Does Closing a Credit Card Hurt Your Credit Score?

Does Closing a Credit Card Hurt Your Credit Score?

When you have decided to start repairing your credit, the first thing you will go for is probably your credit card account(s). For many people, credit card accounts contribute largely to negative entries. And if you pay off the balance or cancel it completely, you figure it will be a big step in the right direction. 

Should You Cancel Your Credit Cards?

No, you shouldn’t. It is a bad idea. One of the biggest determinants of your credit score is your credit history. It is, therefore, better to keep the credit account open. Holding on to the account will help you maintain your current score or improve it. 

Besides, if you cancel the credit card, it will still remain in your credit report. And it will be there for ten years. It is part of your credit history which makes up 15% of your credit score. 

Your Credit Score May Get Hurt If You Close Your Credit Cards

Having open credit card accounts contributes to your credit history, even when it has negative entries. It is better to clear late payments than to close the cards.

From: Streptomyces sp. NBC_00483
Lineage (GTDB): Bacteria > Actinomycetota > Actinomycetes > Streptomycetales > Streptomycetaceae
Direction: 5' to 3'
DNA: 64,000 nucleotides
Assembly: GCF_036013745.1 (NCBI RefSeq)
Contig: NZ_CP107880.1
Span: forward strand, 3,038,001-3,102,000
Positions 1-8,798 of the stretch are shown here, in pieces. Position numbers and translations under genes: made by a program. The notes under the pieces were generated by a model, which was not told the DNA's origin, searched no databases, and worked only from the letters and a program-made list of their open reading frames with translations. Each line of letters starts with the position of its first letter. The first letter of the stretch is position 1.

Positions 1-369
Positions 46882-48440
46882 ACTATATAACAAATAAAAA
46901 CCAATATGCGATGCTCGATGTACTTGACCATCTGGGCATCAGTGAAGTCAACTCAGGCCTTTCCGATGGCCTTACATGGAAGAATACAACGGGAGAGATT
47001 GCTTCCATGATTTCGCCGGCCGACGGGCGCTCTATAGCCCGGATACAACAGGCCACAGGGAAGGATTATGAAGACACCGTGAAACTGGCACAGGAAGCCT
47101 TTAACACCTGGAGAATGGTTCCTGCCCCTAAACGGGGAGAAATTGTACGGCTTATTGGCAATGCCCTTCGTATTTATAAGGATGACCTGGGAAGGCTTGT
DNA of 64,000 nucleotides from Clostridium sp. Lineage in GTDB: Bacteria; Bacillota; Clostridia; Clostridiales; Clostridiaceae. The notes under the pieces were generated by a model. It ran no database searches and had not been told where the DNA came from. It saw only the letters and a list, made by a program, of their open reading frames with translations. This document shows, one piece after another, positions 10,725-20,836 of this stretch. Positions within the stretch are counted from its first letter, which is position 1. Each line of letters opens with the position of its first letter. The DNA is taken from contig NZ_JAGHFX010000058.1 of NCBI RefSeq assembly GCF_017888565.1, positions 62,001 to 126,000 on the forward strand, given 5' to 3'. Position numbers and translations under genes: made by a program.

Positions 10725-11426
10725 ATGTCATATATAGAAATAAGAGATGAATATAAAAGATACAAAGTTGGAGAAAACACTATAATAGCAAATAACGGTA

This may be confusing because closing a credit card account may seem logical. But a few months after you close the accounts, your score will most likely drop.

Why does this happen?

How you manage your open credit accounts greatly determines your credit score. If you close the account, the only thing that will matter is the history and it may not be good. 

An exceptional credit score shows that you have well-managed long-term accounts. 

Too many credit accounts are not good for your score. But the solution is not closing them. Rather, you should avoid opening many accounts. 

So if you have an open credit account, don’t close it. 

Credit Utilization Will Fall

If you close your credit cards, your credit utilization will be negatively affected. This is the percentage of available credit used. Lower credit utilization increases your score. In fact, credit utilization makes up for 30% of your credit score. 

Cancelling a card lowers your available credit. And if you spend what you usually spend using your credit cards, the utilization ratio goes up. 

To improve credit utilization ratio, pay off your credit card balance (or most of it) and use credit cards less. 

Closing Your Credit Card Account: Alternatives

Instead of cancelling your credit card, it is better to stop using it or use it less. But there’s something else you can do. Contact your credit card company. See if they can waive your annual fee. 

You can also switch to a no-annual-fee card. Everything will stay the same. The only thing you may lose is the rewards point program. 

How About Reopening Credit Cards Accounts?

If you had already closed the credit card account, talk to the issuer and ask whether they can reopen it. They will definitely take a look at your report first. And they may consider if you have improved.